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An international project like this that has countless “firsts” takes time, but the painstaking effort to design, construct and test Webb’s optical system will be worth the wait. Overnight, the eye of the telescope will revolutionize our understanding of the cosmos and be set loose on the biggest questions in astronomy.
The astronomical community was after something that hadn’t been observed before… the early universe. The first stars and galaxies started to form 100 to 250 million years after the Big Bang, around 13.6 billion years ago. Because the universe is expanding, actually the light from the early universe gets stretched into the infrared and that's called a cosmological redshift. It's this cosmological redshift that Webb's optics will be hunting for, to uncover the story of the early universe. Infrared light can pass through dust in the universe. And so it allows us to peer through dust clouds and see, for example, stellar nurseries.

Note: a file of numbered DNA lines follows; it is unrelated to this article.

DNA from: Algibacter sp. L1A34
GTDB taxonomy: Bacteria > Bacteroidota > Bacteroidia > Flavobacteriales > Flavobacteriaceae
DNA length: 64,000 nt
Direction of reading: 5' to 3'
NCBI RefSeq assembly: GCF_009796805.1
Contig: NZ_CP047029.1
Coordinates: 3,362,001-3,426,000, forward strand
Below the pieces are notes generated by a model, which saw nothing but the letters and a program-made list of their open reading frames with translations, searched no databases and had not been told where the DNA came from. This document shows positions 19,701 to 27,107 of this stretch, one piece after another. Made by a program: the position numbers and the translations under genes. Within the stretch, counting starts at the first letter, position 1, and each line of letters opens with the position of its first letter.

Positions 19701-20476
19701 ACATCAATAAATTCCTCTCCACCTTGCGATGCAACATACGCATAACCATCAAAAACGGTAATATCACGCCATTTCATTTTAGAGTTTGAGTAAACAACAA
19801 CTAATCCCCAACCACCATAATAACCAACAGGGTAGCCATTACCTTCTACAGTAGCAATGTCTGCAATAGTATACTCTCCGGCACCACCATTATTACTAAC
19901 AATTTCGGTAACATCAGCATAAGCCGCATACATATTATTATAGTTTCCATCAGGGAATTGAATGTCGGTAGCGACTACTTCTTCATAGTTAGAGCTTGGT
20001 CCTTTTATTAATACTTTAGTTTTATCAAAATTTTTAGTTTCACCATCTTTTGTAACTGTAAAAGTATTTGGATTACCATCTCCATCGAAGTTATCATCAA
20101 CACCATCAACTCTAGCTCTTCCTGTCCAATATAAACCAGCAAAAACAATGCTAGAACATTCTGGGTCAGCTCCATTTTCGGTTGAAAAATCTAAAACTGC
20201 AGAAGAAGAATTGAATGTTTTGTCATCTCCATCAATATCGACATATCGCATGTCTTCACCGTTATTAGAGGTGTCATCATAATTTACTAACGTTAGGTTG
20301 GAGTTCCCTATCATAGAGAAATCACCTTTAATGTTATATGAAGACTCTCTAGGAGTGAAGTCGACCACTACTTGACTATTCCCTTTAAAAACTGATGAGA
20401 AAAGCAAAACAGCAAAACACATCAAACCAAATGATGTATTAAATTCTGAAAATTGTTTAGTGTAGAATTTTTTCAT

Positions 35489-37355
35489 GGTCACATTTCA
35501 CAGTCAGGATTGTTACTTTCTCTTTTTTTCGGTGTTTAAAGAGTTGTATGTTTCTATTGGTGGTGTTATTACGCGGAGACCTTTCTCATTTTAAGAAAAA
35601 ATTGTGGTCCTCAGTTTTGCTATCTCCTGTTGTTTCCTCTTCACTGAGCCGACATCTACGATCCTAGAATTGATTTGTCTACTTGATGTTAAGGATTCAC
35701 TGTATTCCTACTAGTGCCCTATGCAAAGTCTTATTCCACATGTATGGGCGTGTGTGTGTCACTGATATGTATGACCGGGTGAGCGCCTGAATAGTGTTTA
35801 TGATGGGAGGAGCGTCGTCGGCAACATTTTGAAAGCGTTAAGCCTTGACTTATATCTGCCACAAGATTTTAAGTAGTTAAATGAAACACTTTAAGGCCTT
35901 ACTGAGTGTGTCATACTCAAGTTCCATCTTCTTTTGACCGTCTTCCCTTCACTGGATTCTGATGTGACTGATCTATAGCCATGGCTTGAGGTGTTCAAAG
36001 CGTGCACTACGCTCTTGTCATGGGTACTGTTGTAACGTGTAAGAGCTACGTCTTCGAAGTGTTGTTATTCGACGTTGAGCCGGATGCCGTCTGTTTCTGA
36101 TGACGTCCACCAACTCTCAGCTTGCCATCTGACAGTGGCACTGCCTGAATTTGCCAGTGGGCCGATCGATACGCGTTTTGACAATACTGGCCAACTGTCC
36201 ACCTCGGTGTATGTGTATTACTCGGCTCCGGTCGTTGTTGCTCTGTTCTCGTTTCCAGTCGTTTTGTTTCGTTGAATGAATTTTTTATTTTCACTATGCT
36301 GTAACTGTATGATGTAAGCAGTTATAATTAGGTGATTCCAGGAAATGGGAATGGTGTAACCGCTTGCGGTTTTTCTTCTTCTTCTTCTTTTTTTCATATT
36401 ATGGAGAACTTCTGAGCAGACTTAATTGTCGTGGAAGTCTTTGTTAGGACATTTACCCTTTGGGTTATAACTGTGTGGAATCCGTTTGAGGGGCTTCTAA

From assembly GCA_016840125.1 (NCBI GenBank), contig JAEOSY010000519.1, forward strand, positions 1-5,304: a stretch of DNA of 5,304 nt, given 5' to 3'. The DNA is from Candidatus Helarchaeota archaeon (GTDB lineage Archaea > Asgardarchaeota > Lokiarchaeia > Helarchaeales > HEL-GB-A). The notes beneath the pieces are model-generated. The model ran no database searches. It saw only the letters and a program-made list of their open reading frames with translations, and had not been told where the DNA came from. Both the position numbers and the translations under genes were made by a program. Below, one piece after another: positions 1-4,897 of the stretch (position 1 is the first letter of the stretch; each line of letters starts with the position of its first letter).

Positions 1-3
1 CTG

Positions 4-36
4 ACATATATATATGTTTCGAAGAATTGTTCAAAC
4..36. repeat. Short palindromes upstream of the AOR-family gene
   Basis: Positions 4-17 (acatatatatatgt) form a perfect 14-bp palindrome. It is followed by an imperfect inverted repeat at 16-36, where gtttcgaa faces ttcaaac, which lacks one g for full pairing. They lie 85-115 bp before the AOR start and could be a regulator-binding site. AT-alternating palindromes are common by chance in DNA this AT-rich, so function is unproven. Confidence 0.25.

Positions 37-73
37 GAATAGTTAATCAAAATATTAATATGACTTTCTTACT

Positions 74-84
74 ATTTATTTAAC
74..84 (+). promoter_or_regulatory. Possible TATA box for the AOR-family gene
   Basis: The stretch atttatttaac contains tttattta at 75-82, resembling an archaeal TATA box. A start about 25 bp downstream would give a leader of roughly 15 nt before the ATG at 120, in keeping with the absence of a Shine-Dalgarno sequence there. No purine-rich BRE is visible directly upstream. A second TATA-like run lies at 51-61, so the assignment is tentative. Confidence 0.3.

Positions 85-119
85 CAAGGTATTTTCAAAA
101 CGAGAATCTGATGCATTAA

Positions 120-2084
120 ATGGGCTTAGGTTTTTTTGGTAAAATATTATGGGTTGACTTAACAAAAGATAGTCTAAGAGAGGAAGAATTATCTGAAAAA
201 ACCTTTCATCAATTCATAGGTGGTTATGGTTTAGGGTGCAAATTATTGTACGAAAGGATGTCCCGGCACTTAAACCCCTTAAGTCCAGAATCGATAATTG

No other telescope today has the collecting power and sensitivity that NASA’s JWST has to lift the veil on the universe’s secrets. The James Webb Space telescope is sensitive enough that if there were a bumblebee at the distance of the moon, we would be able to detect it. The telescope’s core superpowers come from its advanced optical system.
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Webb vs Hubble Telescope
“Webb often gets called the replacement for Hubble, but we prefer to call it a successor. After all, Webb is the scientific successor to Hubble; its science goals were motivated by results from Hubble.”
The Five Big Ways the James Webb Telescope Will Help Astronomers Understand the Universe
“The further into space scientists can look, the further back in time they can observe a galaxy. Webb, being the farthest seeing telescope yet, can root out the youngest looking galaxies humanity can observe.”
The Webb Space Telescope Will Rewrite Cosmic History. If It Works.